Unfortunately corruption is of great importance for egoistic German state policy. More precisely, Russian corruption of local political, cultural and public figures in all the countries, from Europe to America, in which Russia considers itself to have an interest. At the same time, Putin’s regime is not squeamish at all: it doesn’t matter whether they are influential people from large or small nations, right or left, active or former politicians, government or opposition, intellectuals or artists, Christians or Muslims… The most striking example of purposeful, strategic investment in ‘decision and opinion makers’ is the incredible, incomprehensible fact that immediately after the end of his term the former German Chancellor Gerhard Schroeder became, and remains today, the official public mercenary of Gazprom.
On the other hand the fate of Bosnia and Herzegovina is a paradigmatic roadmap for the future of Europe. While enjoying Russia’s undisguised help Serbia – with the support of Hungary, Croatia and Slovenia – has brought Bosnia and Herzegovina to the brink of a new war. Open threats of secession by Republika Srpska, an entity founded on genocide, are met with lukewarm resistance from the European Union.
If BiH is “Yugoslavia in miniature” (as Serbian nationalists call it), then the whole Balkans is Europe in micro. If in today’s constellation of relations BiH (and consequently Northern Macedonia and Montenegro) cannot survive, then today’s ‘Europe’ (EU) cannot survive even at its current dysfunctional level. The differences between most EU members with their liberal democratic systems on the one hand, and Orbán’s “illiberal” Hungary on the other, are greater than those that exist between BiH, Northern Macedonia and Montenegro on the one hand, and Serbia on the other. Serbia today is a permanent threat to the stability, territorial integrity and sovereignty of the countries bordering it. Unlike in Ukraine, endangering the right of BiH to exist has an added dimension: the fact that the majority population in this centuries-old multi-confessional country are Muslims – ethnic Bosniaks. The present rejection of demands to define Europe as a community of peoples of exclusively Christian identity will, in the evolving fate of Bosnia and Herzegovina, reveal the true character of today’s European Union. If Orbán is right when he says publicly that for the EU the problem of BiH’s integration is its two million Muslims – indigenous Slavic peoples and the world’s most secular Muslims – then there is no essential difference between European relations towards Russia and towards Serbia. And this relationship, according to what we have witnessed so far, is flexible enough in the belief that it can accommodate Greater Russian and Greater Serbian imperial, in essence neo-fascist, aspirations without consequences. Clearly history is often not our teacher (see under: Munich Agreement of 1938, signatories Neville Chamberlain and Edouard Daladier, Great Britain and France, Adolf Hitler and Benito Mussolini, Third Reich and Italy).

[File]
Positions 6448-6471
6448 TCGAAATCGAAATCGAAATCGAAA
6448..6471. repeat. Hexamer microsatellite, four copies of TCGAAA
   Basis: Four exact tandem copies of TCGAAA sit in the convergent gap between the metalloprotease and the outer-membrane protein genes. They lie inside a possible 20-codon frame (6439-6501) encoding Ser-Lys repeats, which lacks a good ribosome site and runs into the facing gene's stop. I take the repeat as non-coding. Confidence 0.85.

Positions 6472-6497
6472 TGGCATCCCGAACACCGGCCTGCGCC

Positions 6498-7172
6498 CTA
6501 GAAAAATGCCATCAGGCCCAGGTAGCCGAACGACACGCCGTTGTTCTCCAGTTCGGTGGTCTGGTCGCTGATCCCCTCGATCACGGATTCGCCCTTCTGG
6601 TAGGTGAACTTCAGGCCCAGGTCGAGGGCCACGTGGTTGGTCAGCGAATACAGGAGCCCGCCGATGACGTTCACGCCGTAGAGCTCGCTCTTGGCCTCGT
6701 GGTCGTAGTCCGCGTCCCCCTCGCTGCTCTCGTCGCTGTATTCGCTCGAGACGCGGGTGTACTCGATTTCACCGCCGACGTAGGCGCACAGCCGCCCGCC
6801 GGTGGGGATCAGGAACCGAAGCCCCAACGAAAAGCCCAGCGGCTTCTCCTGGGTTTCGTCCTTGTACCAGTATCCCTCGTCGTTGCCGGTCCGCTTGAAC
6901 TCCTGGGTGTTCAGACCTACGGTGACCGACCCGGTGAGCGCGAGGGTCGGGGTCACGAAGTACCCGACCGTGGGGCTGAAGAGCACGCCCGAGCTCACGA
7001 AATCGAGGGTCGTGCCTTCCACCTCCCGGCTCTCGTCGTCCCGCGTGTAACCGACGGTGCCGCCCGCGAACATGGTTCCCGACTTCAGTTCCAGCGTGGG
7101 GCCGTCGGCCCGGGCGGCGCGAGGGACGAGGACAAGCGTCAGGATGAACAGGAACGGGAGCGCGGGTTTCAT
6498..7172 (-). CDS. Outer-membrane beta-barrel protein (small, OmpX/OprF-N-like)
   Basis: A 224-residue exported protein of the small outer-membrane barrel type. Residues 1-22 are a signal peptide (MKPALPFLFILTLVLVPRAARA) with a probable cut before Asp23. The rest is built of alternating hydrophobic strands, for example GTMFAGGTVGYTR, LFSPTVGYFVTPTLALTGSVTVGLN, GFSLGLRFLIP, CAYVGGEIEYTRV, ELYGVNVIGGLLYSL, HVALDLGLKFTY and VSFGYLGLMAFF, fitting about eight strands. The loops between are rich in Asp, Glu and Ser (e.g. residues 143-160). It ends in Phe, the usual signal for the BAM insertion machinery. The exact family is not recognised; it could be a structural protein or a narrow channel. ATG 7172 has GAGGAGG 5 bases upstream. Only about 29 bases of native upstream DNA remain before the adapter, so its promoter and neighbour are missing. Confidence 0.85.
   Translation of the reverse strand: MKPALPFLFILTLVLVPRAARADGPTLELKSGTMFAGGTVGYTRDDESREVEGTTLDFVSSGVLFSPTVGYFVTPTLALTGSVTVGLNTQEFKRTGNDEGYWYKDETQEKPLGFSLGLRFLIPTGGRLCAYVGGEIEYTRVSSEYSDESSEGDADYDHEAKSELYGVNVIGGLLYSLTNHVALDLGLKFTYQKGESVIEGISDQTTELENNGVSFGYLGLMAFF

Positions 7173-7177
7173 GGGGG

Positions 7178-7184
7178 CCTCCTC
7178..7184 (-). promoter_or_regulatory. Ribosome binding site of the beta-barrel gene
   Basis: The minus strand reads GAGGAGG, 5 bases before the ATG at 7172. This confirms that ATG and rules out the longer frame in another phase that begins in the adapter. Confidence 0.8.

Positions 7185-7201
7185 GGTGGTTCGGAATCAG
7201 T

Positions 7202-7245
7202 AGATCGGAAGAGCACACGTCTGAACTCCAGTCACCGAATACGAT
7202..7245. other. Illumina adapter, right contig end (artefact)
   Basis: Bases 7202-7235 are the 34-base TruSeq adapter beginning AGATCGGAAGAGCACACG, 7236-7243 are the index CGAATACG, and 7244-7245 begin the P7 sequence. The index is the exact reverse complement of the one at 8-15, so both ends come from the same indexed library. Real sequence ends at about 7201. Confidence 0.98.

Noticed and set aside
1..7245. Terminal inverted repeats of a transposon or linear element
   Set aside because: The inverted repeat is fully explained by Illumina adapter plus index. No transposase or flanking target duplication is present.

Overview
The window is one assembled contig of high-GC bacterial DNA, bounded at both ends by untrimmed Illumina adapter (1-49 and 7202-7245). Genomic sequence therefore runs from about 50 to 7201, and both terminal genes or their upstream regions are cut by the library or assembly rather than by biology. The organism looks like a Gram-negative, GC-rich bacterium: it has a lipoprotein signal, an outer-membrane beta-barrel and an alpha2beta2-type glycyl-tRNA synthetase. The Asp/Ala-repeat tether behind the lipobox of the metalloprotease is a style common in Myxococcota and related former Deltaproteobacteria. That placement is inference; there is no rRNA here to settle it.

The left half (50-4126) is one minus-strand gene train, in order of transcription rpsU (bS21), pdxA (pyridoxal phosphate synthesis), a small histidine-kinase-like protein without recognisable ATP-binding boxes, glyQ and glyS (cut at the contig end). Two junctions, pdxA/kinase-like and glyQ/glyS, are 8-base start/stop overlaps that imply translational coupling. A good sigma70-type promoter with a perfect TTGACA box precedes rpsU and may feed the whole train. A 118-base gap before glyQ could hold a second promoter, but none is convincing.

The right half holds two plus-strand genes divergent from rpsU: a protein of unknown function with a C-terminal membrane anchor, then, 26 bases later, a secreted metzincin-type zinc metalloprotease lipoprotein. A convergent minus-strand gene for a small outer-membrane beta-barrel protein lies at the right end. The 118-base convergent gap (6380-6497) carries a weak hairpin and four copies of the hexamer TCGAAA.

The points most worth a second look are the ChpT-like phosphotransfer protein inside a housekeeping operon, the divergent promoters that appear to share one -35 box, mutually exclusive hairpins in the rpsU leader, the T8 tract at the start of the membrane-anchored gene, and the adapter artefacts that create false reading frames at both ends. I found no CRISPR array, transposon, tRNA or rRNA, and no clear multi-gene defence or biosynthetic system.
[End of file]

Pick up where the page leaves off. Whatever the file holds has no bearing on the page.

Ukraine and Bosnia and Herzegovina face the delicate task of choosing a strategy of resistance to the aggression of militarily superior neighbours. Although it may seem cynical, these countries do not have a smarter choice than in pointing to international law and the interests of Europe as a whole. The defenders of BiH face an additional trap: despite the fact that all neo-fascists in Europe loudly or tacitly support the country’s disintegration (also) because of the Muslim identity of its majority Bosniaks, the state cannot be preserved by their fighting primarily as Muslims. And the leader of the leading nationalist Bosniak party, Bakir Izetbegović, is doing exactly that: he has publicly announced his courting of Islamic countries for help in defending his country. He clearly does not understand that Islamic countries cannot protect his homeland, and that the only chance for the survival of both the country and his people is based on defending Bosniaks as authentic European people – whatever that means!
The entire world is trying to figure out whether Vladimir Putin will really pursue military aggression against Ukraine. A lucid answer was given by Gennady Sisoyev, Western Balkans correspondent for Russia’s Kommersant. He reminds us that President Obama called Russia a “regional power”. Given Putin’s repeated professions that the collapse of the Soviet Union was the greatest geo-political tragedy of the 20th century, clearly this assessment would have been a stab to the heart. Russia’s role in the Syrian war, but also across the Middle East, gave Putin an excellent opportunity to prove that Russia remains much more than a regional power. Putin is also aware that established geopolitical orders and relations change only after major historical events (World War I – Versailles Conference; World War II – Yalta Conference in Crimea (today’s Ukraine); Cold war – “The End of History”). Therefore, Sisoyev concludes, his decision to attack Ukraine will depend on whether he believes the threat itself is enough to bring about negotiations with the US – after which no American president would think of describing Russia as a “regional power” in the foreseeable future.
The task for the US, but no less for Europe, is to convince Putin that attacking Ukraine or supporting the disintegration of Bosnia and Herzegovina only serves to diminish Russia’s chances of regaining global power. For now neither the US or the EU (unlike the UK) is up to this historic task. A big question is whether they will have a chance to make amends in the similar geo-political play-off they will face when China starts “cementing” its position as a global superpower by preparing aggression against Taiwan.
About the author:
Senad Pećanin is a lawyer, publicist and journalist. He holds a master’s degree in “Ethnicity as a source of legitimacy of political power” from the University of Bologna. He is the winner of several prominent Bosnian and international awards for journalism and human rights. He is a contributor to a number of well-regarded media outlets in the region and globally.